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Under Southern Skies by Tony O'Connor

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Under Southern Skies
**Unfortunately this album is no longer available on CD but is soon to be released on the iTunes store.

This is probably my personal favourite album. It features a slightly more up tempo feel, great to play perhaps while driving or over dinner. There are also a few very tender tracks and many people write to say that Wishing Star is their most favourite. If you like my albums Windjana or Wilderness, then I think you will like this one even more.

1. Southern Skies
2. Twilight
3. Spirit of Capricorn
4. Chase the Sun
5. Wishing Star
6. Earthbound
7. Silent Vigil
8. Reprise

Review by : Wind and Wire

The Australian Tony O'Connor, that brilliant composer of warm, friendly, and affirming relaxation music, is one of my true faves. He always delivers great music, peppered with signature touches yet different enough to never be repetitious. On Under Southern Skies, his latest release, he really hits the ground running, so to speak. By infusing his music with a new sense of urgency and more uptempo rhythms, along with some new melodic directions, he's hit another high. God bless 'im!

The opening cut, "Southern Skies," begins with an almost spacemusic intro, but soon develops into a medium fast tempo (with cool thumpy bass notes!) fully orchestrated number with a great dramatic refrain; it's almost anthem-like. Crescendos of strings and timpani are positively joyous. Tony's piano carries the lead line over a whole string section (really just Tony on his arsenal of keyboards, of course). This is grand music - full of life and happiness and a sense of adventure in the classic sense. I could easily see this used as the accompaniment to an excellent travel video, the camera soaring and gliding over waterfalls, forests, coastlines - you name it.

Things slow down on " Twilight," a slower-paced and more romantic number. Picking out "instruments" on this album could be a full-time job because there's a lot here to "hear." Per the liner notes, Tony plays piano, four different brands of synths/sampler, two kinds of electric woodwinds (one of his real masterful instruments) as well as guitars, bass, and percussion. Tell me this guy ain't talented! And he does it all with tons of style and grace. Returning to the music, "Twilight" is a soft song featuring harp, strings, and oboe, I think (or is that a French horn?). On the next cut, " Spirit of Capricorn," we're into a faster tempo again, led by bongos or some other kind of hand drum, with the melody carried by acoustic guitar and electric guitar. This piece has a tropical feel, a little like Govi's music but less exotic and more laid back, despite the ass-shakin' rhythm that kicks in later in the song.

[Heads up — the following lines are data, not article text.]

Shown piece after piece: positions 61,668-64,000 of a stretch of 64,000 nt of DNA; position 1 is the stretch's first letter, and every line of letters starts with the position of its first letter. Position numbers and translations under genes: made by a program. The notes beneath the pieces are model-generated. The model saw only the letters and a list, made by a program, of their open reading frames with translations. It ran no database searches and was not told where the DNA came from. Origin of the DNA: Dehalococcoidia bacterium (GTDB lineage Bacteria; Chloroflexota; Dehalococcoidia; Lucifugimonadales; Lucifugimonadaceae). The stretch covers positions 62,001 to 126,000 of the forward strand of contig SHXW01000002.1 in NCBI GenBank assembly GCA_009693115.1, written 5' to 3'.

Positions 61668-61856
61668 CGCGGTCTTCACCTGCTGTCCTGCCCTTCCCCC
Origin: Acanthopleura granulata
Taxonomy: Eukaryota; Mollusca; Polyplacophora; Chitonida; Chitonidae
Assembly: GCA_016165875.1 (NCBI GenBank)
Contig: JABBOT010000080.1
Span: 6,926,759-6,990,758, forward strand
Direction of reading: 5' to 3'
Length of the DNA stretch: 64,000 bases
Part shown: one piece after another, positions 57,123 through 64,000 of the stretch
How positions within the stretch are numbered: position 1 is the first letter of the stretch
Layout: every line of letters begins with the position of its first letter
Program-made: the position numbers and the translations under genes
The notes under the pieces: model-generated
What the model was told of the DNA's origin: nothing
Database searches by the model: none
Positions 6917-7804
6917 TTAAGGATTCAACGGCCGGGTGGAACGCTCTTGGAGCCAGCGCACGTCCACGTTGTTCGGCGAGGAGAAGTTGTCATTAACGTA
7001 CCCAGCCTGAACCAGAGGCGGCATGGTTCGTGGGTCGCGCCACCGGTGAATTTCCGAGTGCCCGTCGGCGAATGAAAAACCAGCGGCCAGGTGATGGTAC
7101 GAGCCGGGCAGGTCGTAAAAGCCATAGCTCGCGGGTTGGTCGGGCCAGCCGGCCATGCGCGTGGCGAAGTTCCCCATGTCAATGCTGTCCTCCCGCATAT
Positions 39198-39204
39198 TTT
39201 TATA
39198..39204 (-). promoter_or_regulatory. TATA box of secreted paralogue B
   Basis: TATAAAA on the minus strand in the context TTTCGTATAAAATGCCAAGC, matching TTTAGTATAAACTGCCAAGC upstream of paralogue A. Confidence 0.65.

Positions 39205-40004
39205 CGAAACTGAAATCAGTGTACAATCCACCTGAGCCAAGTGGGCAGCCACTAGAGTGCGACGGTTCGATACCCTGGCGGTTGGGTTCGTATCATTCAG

The nature-sound-enhanced "Chase the Sun" is funkified with heavy synth bass beats and a swirling didgeridoo, courtesy of Matt James. Synth bells and piano share the limelight from a melodic standpoint and do so in a cheery but never sappy way. This one really put a smile on my face. The didge, expertly played by Matt, is used more as coloring so don't be put off by my mention of it if it's not one of your favorite instruments. I think even non-fans will like how it sounds here. Tasteful electric guitar licks enter the song and trade lead lines with the piano later on, adding a certain breezy jazziness to the cut.
Other songs include the sweet and slightly sad "Wishing Star," which is vintage Tony O'Connor to my ears - so pleasing to my heart and soul - and the lively "Earth Bound," featuring great hand percussion and a silky woodwind lead that soars and sways. The latter cut truly cooks, but in such a wistful way that you're not really aware just how fast a tempo the song is in until you really listen to it. The rhythms are played against a lush layer of synths and this is another number with a strong visual/cinematic feel to it.

The quasi-bluesy "Silent Vigil" features piano and Chaquico-ish guitar. It's a supremely pretty yet quite mournful ballad that's laced with regret even though musically it's exquisite. The final song is a reprise of the first cut, this time done with a more insistent bass line. Synth choruses elevate the song into something almost ethereal at times. As the song progresses to the finish, the beat gets more and more thumping, the piano plays the refrain louder, and basically the album races to a true climax. Strings soar, timpani crash, and by the gods, it's like an adrenaline rush of emotion! What a closing number! I only wish it didn't fade out; I would have preferred a legitimate final crescendo. But that's my only reservation about this CD.

Tony O'Connor deserves a much bigger audience in my native country of the USA. I don't know why he isn't consistently on the NAV charts and selling in the stores over here. This man is flat out a great composer and about as talented a multi-instrumentalist as exists today in contemporary music. Fans of Ciani, Yanni, Spheeris, and other similar artists need to listen to this CD. It's meticulously recorded, filled with great melodies and catchy rhythms, and so damn sincere that you can't help but be spellbound. Tony, my man, you done good - real good!

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